Taste: a sour top note (almost vinegary) runs throughout, big malty/vanilla/berry sweetness up front segues into oak tannins, unsweetened chocolate in the middle, which then turns into seashore/uncooked shellfish notes with a touch of peat and somewhat plastic-y sweetness near the back. After dilution, it becomes more balanced and less sour, the sweetness is cleaner, and the seashore notes become earthy and almost peated.

Finish: plastic-y sweetness, earthy sour peat, slightly creamy sherry, malt, burnt sugar, oak tannins, vanilla,

While there are good qualities to this whisky, especially the nose, it never quite reaches a point where I feel like it justifies its price tag. Most of what it has to offer can be had from Glenfarclas without some of the off notes that I found in this one. So I think I'll pass on a full bottle.

Monday, December 15, 2014

Whisky Review: Prime Malt Bunnahabhain 10 Year/1999

Prime Malt is a series of single cask releases from Gordon Bonding, which I can find basically no info about. They were usually reduced to a relatively low strength (40-43%), but also tended to be at bargain-basement prices.

The bottle states that particular whisky comes from a refill sherry cask that held heavily peated Bunnahabhain spirit. However, to my knowledge, Bunnahabhain was not distilling peated malt between its earlier 1997 experimental run and the sale of the distillery to Burn Stewart in 2003. This makes me wonder if this was actually unpeated spirit that was aged in a cask that used to hold peated whisky. Either way, the spirit was proofed down to 43% before bottling - I suspect that it was chill filtered, but the color makes me think that no caramel was added.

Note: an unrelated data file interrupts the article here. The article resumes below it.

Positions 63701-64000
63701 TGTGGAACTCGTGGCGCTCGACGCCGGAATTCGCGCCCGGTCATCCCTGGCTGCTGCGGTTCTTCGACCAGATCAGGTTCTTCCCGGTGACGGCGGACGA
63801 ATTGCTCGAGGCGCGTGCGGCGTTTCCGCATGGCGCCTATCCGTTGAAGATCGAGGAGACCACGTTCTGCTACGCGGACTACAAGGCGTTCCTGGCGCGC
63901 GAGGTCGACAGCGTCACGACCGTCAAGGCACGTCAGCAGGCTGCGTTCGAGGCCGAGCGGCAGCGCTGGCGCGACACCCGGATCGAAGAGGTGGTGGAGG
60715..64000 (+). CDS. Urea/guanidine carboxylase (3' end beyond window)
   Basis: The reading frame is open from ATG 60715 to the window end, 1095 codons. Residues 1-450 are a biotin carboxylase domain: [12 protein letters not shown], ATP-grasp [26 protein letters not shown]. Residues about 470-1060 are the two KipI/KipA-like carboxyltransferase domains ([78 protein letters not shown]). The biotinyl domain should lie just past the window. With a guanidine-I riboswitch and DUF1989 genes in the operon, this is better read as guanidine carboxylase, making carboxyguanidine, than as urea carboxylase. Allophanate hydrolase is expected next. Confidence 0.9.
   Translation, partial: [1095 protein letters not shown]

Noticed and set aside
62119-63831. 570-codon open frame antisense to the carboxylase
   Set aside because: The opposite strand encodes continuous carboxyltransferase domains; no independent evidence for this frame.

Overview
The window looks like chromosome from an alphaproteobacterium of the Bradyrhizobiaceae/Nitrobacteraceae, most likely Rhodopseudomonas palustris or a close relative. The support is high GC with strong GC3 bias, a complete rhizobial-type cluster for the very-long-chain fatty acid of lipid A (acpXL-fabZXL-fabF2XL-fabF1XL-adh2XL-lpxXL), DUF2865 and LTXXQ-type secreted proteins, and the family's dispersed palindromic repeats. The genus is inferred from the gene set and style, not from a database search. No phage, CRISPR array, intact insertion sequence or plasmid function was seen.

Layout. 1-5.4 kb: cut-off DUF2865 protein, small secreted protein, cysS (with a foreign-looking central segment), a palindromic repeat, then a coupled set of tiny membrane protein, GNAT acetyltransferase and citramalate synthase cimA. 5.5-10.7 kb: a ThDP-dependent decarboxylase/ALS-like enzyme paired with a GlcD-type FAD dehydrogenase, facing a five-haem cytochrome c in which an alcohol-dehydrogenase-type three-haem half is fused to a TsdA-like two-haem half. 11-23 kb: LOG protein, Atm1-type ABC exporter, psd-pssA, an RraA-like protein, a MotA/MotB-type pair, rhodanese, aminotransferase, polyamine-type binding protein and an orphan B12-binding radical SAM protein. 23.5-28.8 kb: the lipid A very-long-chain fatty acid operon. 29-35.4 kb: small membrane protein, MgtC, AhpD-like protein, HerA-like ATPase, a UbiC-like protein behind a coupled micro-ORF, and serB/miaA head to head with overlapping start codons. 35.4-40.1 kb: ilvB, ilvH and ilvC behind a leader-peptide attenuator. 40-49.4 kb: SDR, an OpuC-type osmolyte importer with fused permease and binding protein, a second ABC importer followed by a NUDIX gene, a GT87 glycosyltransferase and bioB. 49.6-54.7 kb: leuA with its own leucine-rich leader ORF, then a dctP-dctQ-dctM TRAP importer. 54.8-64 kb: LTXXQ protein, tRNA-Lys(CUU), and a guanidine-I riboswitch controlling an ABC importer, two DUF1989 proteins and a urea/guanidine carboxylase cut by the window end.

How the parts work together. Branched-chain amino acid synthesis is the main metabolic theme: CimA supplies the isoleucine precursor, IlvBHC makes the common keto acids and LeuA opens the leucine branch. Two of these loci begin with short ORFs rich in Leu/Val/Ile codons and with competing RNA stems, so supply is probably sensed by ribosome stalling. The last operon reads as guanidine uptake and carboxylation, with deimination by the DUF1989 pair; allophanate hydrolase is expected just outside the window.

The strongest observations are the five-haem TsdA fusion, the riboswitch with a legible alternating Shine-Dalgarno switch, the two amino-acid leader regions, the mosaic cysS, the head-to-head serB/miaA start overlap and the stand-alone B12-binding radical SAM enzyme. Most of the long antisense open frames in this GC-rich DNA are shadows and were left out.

Thanks to Florin for the sample.

Prime Malt Bunnahabhain 10 Year/1999

Nose: clean malt, fresh hay, herbal/floral, sherry with a sour tang, berry sweetness, ink, graphite, cigarette ash, light earthy peat, bubblegum, vanilla, honey, pencil shavings. After adding a few drops of water, there isn't any drop in intensity, but it becomes more malt-focused, with the sherry (top note) and grassy/herbal peat (bottom note) sliding into the background a bit, with the vanilla and perfume notes growing stronger.

Taste: opens with malt and wood sugars overlaid with a thin veneer of sherry sweetness, segues through malty vanilla into mild oak tannins with a faint peat back, with the earthy/ashy peat coming into focus at the back, while there are orange peels overtones throughout. After dilution it becomes a little watery up front, with the malt fading a bit while the sherry becomes a stronger top note, while the oak tannins and peat becomes more pronounced at the back.

Finish: vanilla malt, light oak, earthy peat, whispers of sherry

This is, in my opinion, a very good whisky at a very good price. It pulls off a similar trick to Highland Park 12, opening sweetly, then switching to a more bittersweet peaty mode.

The only place I've ever seen it for sale is The Party Source and I'm still kicking myself for not grabbing a bottle when they still shipped spirits. At least I got to enjoy this little bit of it.